Automated blood sampling through a vascular catheter is a frequently utilized technique in laboratory mice. The potential immunological and physiological implications associated with this technique have, however, not been investigated in detail. The present study compared plasma levels of the cytokines IL-1β, IL-2, IL-6, IL-10, IL-17A, GM-CSF, IFN-γ and TNF-α in male NMRI mice that had been subjected to carotid artery catheterization and subsequent automated blood sampling with age-matched control mice. Body weight and histopathological changes in the surgical area, including the salivary glands, the heart, brain, spleen, liver, kidneys and lungs were compared. Catheterized mice had higher levels of IL-6 than did control mice, but other cytokine levels did not differ between the groups. No significant difference in body weight was found. The histology revealed inflammatory and regenerative (healing) changes at surgical sites of all catheterized mice, with mild inflammatory changes extending into the salivary glands. Several catheterized mice had multifocal degenerative to necrotic changes with inflammation in the heart, kidneys and livers, suggesting that thrombi had detached from the catheter tip and embolized to distant sites. Thus, catheterization and subsequent automated blood sampling may have physiological impact. Possible confounding effects of visceral damage should be assessed and considered, when using catheterized mouse models.
Citation: Teilmann AC, Rozell B, Kalliokoski O, Hau J, Abelson KSP (2016) Carotid Catheterization and Automated Blood Sampling Induce Systemic IL-6 Secretion and Local Tissue Damage and Inflammation in the Heart, Kidneys, Liver and Salivary Glands in NMRI Mice. PLoS ONE 11(11): e0166353. https://doi.org/10.1371/journal.pone.0166353
Editor: Christopher James Johnson, US Geological Survey, UNITED STATES
Received: May 22, 2016; Accepted: October 27, 2016; Published: November 10, 2016
Copyright: © 2016 Teilmann et al. This is an open access article distributed under the terms of the Creative Commons Attribution License, which permits unrestricted use, distribution, and reproduction in any medium, provided the original author and source are credited.
Data Availability: All relevant data are within the paper and its Supporting Information files.
Funding: The authors received no specific funding for this work.
Competing interests: The authors have declared that no competing interests exist.
Serial blood sampling through a vascular catheter is used for pharmacokinetics (PK) and other studies that require multiple small blood volumes from mice. A novel computer assisted system for serial automated blood sampling (ABS) minimizes handling stress and potential difficulties associated with blood collection from mice [1–4]. However, few studies have evaluated the physiological effects of long-term catheterization and ABS in mice, and these have focused on stress parameters [5–7].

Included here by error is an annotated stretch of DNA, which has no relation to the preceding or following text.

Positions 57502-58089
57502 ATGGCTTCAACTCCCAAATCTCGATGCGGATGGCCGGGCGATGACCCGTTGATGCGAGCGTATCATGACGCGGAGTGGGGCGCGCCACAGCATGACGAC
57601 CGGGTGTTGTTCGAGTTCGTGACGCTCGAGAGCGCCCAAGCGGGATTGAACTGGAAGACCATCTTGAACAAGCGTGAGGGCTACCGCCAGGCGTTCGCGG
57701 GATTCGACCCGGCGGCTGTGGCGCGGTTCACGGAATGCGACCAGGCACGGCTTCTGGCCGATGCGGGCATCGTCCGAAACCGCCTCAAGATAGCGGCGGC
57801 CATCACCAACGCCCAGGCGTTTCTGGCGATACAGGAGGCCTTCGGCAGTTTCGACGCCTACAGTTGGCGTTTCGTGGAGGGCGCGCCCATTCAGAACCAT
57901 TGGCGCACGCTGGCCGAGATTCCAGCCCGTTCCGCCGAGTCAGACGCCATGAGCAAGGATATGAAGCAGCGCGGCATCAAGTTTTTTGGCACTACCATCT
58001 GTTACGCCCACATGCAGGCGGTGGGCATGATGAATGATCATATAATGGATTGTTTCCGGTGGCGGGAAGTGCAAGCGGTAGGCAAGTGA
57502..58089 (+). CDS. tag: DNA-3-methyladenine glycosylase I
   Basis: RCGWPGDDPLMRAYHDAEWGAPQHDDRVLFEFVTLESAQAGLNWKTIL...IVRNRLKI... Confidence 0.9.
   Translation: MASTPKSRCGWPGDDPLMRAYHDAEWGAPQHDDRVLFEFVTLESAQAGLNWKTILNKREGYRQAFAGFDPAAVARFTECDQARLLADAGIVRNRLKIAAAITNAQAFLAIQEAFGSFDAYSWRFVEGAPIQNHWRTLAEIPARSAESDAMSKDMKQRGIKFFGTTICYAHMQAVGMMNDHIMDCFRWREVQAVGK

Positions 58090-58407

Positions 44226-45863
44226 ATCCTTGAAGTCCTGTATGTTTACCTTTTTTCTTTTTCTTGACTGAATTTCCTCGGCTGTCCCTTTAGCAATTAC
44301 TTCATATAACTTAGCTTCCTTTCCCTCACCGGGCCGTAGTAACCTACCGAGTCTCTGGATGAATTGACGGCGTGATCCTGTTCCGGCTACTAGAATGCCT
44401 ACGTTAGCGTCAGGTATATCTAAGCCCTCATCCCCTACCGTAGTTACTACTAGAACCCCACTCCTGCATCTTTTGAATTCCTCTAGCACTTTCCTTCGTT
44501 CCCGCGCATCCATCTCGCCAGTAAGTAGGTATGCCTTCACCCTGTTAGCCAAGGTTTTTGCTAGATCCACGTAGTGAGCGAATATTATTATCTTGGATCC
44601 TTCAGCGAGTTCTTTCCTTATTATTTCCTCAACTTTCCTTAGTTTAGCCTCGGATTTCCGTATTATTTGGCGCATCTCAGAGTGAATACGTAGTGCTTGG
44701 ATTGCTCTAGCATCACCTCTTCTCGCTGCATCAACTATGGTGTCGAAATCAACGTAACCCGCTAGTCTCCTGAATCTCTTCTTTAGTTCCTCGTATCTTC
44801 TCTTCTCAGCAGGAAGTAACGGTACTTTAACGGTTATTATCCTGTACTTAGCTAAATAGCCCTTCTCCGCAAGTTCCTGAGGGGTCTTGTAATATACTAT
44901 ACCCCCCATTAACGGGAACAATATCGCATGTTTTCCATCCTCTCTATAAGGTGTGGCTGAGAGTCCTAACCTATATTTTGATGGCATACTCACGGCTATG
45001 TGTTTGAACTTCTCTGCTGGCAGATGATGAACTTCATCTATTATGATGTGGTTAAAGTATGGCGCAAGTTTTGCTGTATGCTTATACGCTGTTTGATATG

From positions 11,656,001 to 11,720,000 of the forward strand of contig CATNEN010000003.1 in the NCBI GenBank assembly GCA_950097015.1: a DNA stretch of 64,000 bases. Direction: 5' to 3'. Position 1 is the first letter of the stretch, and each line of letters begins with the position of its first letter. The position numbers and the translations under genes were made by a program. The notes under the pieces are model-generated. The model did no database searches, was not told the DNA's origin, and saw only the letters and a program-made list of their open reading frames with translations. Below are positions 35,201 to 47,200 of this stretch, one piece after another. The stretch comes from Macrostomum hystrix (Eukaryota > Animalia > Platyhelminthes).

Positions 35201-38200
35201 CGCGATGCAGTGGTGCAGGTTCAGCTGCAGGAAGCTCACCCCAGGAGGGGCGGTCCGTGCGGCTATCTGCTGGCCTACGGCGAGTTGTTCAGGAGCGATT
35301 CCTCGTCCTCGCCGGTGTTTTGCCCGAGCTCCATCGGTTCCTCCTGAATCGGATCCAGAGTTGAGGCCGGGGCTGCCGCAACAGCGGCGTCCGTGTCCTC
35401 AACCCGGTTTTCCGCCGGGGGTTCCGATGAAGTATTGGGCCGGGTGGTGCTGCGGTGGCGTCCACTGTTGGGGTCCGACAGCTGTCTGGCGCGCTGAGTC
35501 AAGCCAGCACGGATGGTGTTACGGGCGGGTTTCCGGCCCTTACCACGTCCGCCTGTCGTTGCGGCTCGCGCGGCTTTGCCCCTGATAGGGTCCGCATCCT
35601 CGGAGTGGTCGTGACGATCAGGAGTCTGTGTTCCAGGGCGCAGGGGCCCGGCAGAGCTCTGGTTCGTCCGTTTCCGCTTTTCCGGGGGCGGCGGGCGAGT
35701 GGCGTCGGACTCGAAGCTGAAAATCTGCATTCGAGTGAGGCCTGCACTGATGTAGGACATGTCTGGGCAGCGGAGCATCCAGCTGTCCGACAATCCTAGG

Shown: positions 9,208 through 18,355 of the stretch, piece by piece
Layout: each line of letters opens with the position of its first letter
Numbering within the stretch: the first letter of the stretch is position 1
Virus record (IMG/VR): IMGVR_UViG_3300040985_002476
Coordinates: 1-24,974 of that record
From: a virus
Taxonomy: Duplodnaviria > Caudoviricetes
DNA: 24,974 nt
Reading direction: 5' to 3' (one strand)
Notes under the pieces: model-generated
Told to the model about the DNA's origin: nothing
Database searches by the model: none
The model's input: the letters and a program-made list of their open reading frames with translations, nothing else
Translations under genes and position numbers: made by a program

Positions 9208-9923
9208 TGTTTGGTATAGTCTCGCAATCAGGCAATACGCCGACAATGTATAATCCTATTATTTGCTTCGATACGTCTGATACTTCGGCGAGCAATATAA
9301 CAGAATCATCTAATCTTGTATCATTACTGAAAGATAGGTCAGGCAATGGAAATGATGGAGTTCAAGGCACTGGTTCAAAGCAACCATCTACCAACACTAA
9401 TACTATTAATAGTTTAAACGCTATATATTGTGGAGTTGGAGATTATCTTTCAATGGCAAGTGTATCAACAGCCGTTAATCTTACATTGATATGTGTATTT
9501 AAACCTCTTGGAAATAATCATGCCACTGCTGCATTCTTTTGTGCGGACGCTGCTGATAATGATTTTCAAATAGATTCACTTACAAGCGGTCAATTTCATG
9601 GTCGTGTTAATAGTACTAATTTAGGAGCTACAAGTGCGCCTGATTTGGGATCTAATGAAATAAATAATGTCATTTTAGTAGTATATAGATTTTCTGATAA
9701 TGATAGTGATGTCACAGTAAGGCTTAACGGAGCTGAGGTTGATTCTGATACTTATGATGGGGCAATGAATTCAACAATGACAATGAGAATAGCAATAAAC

Even with careful aseptic surgical technique, fibrin forms at the catheter tip, promoting the formation of microthrombi [8,9] that may occlude the catheter, or be released to the circulation, with possible complications such as local vessel inflammation, sepsis or major organ damage [10–12].
Fonseca et al. and found kidney infection and inflammation in catheterized rats seven days after surgery . In the ABS system, regular infusion of small aliquots of heparinized saline is employed to maintain catheter patency [13,14]. While this measure reduces or prevents development of large thrombi, we hypothesized that it increases the detachment of microthrombi that embolize to distant sites.
Tissue damage, arising from catheterization, initiates an inflammatory response with secretion of cytokines and acute phase proteins (APPs) to the circulation, promoting tissue inflammation and repair [15,16]. The catheter may mechanically injure the vessel endothelium, additionally contributing to the secretion of cytokines and APPs . The elevation may be sustained further by stressors, such as the continuous connection to the ABS system and associated single housing [13,18,19]. The catheterized mouse undergoing ABS may be affected both systemically, by inflammatory mediators and stress, and in multiple tissues by damage arising from microthrombi.
Even if clinical effects are not evident, such sequela may affect animal welfare and confound experimental results. In the light of the increasing use of ABS in mice, e.g. in pharmacological and toxicological studies, it is important to understand the pathophysiologic effects that may influence study outcomes. The present study compared the inflammatory responses in catheterized mice, that had been subjected to ABS, with non-catheterized control mice by quantifying pro-inflammatory (IL-1β, TNF-α, IL-6) and immune regulatory (IL-10, IFN-γ, GM-CSF, IL-2, IL-17A) cytokines. Additional assessments included body weight measurements and histological evaluation of the surgical sites, salivary glands, heart, brain, spleen, liver, kidneys, adrenals and lungs. The hypothesis was that catheterized mice would express elevated concentrations of plasma cytokines, weigh less and demonstrate pathologic changes of highly vascularized organs, such as the heart, lung, liver and kidneys, in contrast to control mice.
Materials and Methods
This study was conducted in a fully AAALAC accredited facility and approved by The Animal Experiments Council under the Danish Ministry of Environment and Food (license number: 2012/561-169).